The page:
The present study aimed at:

• Measuring the performance of “at risk” learning disabled school going children on semantic memory task by measuring the accuracy and response times for common lexical items

• Comparison of the “at risk” Learning Disabled (LD) children to the higher academic performers as well as those low performers who do not show any “at risk” LD features

Materials and Methods


A total of thirty “at risk” learning disabled children were selected in the age range of 5 to 10 years (Mean age 8 years). These “at risk” learning disabled students were selected by school teachers after one hour of training program provided to teachers by experienced speech language pathologists. This program included necessary information about learning disability which thereby assisted in identification of “at risk” children from a group of typically developing children [15].

Post-pre training evaluation

After the training, a post pre training evaluation was carried out using a questionnaire, in order to determine the efficacy of the training program. The questionnaires provided to the teachers, contained various questions regarding the features on learning disabled children. These questionnaires were given to all the teachers after the training program and the teachers were instructed to answer the questions in two aspects, their knowledge of learning disability before training and their knowledge after the training. Thus, the efficacy of the program was checked not using pre post evaluation paradigm but by using post pre evaluation technique. Thus, the present study involved a post pre evaluation technique as it is much more efficient than the pre post evaluation, in which the participants have limited knowledge at the beginning of the program [16].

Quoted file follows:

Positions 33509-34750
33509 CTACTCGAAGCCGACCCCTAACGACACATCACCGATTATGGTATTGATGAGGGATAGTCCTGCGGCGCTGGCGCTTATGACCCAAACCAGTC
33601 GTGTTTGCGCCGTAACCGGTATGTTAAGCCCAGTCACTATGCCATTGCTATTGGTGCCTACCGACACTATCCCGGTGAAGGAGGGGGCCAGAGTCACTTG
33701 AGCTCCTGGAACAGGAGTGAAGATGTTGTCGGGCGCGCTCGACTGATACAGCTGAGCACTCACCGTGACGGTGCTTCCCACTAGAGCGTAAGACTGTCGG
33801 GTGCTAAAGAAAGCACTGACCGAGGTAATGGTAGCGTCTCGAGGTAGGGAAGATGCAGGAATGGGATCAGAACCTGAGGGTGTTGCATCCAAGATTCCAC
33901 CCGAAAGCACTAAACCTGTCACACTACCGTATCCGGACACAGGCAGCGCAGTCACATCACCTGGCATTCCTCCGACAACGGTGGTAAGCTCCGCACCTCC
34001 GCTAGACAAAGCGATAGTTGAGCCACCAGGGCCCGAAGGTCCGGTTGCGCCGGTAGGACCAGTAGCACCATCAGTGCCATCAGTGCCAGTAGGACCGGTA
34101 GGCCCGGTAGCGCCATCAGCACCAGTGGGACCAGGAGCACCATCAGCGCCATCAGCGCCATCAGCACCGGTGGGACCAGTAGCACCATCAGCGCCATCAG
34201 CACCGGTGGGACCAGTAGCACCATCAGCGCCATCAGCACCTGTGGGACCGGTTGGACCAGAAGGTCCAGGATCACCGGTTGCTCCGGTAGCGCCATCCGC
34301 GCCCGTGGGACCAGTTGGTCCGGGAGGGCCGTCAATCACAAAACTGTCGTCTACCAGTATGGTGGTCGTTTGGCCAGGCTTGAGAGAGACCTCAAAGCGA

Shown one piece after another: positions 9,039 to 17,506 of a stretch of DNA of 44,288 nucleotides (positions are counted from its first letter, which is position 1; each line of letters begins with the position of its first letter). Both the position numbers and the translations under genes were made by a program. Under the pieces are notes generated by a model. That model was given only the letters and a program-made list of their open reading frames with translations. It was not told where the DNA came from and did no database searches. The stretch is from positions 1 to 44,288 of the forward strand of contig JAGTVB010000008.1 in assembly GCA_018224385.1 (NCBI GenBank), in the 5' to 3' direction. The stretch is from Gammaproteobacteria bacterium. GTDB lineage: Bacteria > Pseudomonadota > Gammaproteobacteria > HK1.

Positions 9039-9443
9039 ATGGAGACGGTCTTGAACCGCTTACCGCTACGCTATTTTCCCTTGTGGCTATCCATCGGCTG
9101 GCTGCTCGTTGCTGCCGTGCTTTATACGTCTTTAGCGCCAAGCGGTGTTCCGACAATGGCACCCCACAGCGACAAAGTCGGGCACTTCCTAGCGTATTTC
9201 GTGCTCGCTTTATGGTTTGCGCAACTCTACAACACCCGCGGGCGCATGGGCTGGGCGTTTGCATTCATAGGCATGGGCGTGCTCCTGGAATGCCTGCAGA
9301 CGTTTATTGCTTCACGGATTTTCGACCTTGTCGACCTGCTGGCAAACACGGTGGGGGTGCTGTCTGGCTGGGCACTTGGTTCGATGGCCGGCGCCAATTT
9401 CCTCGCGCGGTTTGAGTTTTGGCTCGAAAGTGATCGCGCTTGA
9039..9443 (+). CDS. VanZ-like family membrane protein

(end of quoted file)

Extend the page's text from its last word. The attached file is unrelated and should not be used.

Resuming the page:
Special instructions were given to the teachers to be as trustworthy as possible while filling the questionnaires. This post pre training evaluation facilitated to assess the competency of teachers in identifying the children. As evident from Figure 1, when questionnaires were filled based on post training knowledge the scores were much better than those filled based on pre training knowledge [17]. This proves that after the training program, teachers could understand the features of Learning Disability much better than pre training, thereby, accounting for the efficacy of the training program (Figure 1).

Figure 1: Mean scores of questions answered by teachers before and after the training program, using a post pre evaluation paradigm.